If King Henry IV was full of vim and vigor, I’m betting the cause was less garlic & wine and more fancy ruffled collar:
Jurançon produces exclusively white wines, but is perhaps most well-known for its sweet wines. Wines in Jurançon are made with these grape varieties:
- Gros Manseng — closely related to Petit Manseng, produces dry wines with fairly high acidity.
- Petit Manseng — thick skinned cousin to Gros Manseng, naturally high in sugar, used in the sweet wines of Jurançon.
- Petit Courbu — translates to “little curved one”, typically blended with Gros and Petit Manseng.
- Camaralet — a grape on the verge of extinction, only half an acre remained in southwest France in 2000, used as a blending grape.
- Lauzet — another grape on the verge of extinction, grows only in southwest France, used as a blending grape.
There are three styles of wine in Jurançon:
- Jurançon (sweet) — usually made with Petit Manseng and/or Gros Manseng. Oak aged wines, golden color with notes of tropical fruit and spice; great acidity. Grapes are harvested at 247 grams of sugar.
- Jurançon Vendanges Tardives (very sweet) — must be made with only Petit Manseng and/or Gros Manseng. Grapes aren’t harvested until they are at a level of 281 grams of sugar. The grapes are allowed to dry on the vine, concentrating the sugars and then they are hand picked.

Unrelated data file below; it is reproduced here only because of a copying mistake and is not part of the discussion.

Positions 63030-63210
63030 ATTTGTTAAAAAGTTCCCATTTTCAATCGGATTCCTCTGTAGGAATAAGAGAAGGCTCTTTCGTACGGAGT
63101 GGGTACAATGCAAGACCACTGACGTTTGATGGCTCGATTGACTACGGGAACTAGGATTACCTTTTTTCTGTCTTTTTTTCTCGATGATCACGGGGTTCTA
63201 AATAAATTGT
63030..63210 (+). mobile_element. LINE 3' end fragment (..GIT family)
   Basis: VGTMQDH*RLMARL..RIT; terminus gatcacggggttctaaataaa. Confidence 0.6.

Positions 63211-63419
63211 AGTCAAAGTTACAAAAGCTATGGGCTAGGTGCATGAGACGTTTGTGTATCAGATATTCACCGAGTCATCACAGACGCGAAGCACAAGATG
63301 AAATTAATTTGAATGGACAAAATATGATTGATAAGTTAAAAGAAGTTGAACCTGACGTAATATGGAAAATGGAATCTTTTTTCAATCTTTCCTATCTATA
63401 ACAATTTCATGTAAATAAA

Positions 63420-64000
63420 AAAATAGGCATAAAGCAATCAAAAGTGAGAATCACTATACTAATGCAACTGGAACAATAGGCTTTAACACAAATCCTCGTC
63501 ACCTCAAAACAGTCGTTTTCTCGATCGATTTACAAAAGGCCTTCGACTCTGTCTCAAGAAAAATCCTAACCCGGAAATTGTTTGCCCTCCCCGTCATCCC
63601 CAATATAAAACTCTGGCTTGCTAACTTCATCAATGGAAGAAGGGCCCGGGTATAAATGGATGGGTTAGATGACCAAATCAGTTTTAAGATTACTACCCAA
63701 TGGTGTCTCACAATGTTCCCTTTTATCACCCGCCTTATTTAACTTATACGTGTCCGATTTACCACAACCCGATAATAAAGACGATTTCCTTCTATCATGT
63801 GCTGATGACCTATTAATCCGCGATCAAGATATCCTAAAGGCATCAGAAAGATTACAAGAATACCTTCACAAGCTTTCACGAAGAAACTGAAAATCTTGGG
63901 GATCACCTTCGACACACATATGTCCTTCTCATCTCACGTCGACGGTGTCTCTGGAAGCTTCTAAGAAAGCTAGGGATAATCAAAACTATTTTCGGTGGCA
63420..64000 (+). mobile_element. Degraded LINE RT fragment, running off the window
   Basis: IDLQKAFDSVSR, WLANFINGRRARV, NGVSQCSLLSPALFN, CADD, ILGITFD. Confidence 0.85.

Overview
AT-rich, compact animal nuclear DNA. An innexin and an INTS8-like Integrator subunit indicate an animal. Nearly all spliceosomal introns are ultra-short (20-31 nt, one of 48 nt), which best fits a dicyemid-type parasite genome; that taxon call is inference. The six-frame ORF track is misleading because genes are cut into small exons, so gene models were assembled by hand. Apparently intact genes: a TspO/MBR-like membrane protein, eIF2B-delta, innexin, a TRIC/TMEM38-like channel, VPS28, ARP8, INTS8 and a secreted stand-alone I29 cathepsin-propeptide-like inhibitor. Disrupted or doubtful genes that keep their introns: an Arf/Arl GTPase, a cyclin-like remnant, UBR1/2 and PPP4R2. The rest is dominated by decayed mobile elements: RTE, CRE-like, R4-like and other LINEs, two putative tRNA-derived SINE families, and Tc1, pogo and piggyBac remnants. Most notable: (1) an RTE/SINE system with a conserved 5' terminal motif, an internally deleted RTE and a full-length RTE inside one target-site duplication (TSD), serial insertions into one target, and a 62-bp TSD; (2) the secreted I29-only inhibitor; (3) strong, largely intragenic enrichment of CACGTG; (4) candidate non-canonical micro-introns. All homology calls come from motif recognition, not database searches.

- Jurançon Sec (dry) — can include up to 50% Courbu, Camaralet and Lauzet. Usually aged in stainless steel. Grapes are harvested at 187 grams of sugar.
Jurançon isn’t the easiest wine to find on the shelf at my local wine store. Total Wine is the biggest (convenient) wine store I have in my land, and I struck out there. The sales guy looked at me like I had three heads when I asked for Jurançon wines. I mentioned Jurançon is from an area in extreme southwestern France, and then his eyes lit up, and he tried to sell me some Bordeaux. So, I ordered a bottle online. In fact, I ordered two bottles — one sweet and one dry. Well, I thought I ordered one sweet and one dry. It turns out I ordered two bottles (two identical bottles) of dry wine.
Charles Hours Cuvée Marie Jurançon Sec 2012 ⭐⭐⭐/85
90% Gros Manseng and 10% Courbu. Really lean, but neutral nose. Maybe too cold? A serious vein of acidity, with flavors of green apple, almond, and rocks — whether they are pudding rocks, I couldn’t tell you. Contrary to the lean nose, this is a pretty full bodied wine. It reminds me of a lighter style Viognier. The moment I tasted this, I thought, “Damn. I should have sat on this one for a few years.” And then I remembered I own another bottle of this very same wine, so I’m gonna pretend that was my plan all along.
I made pasta with a pesto cream sauce (trying to use my bumper crop of basil) for dinner the night I opened the Jurançon Sec, and the pairing ended up working quite well. The acidity cut through the creaminess of the sauce, and the leanness of the wine complimented the basil pesto. I’m calling it a win!
I’m kind of bummed I didn’t get to taste a Jurançon sweet wine, but I have to leave something for our trip to France next summer . . .
Stay tuned for La Quatrième Partie: Bergerac.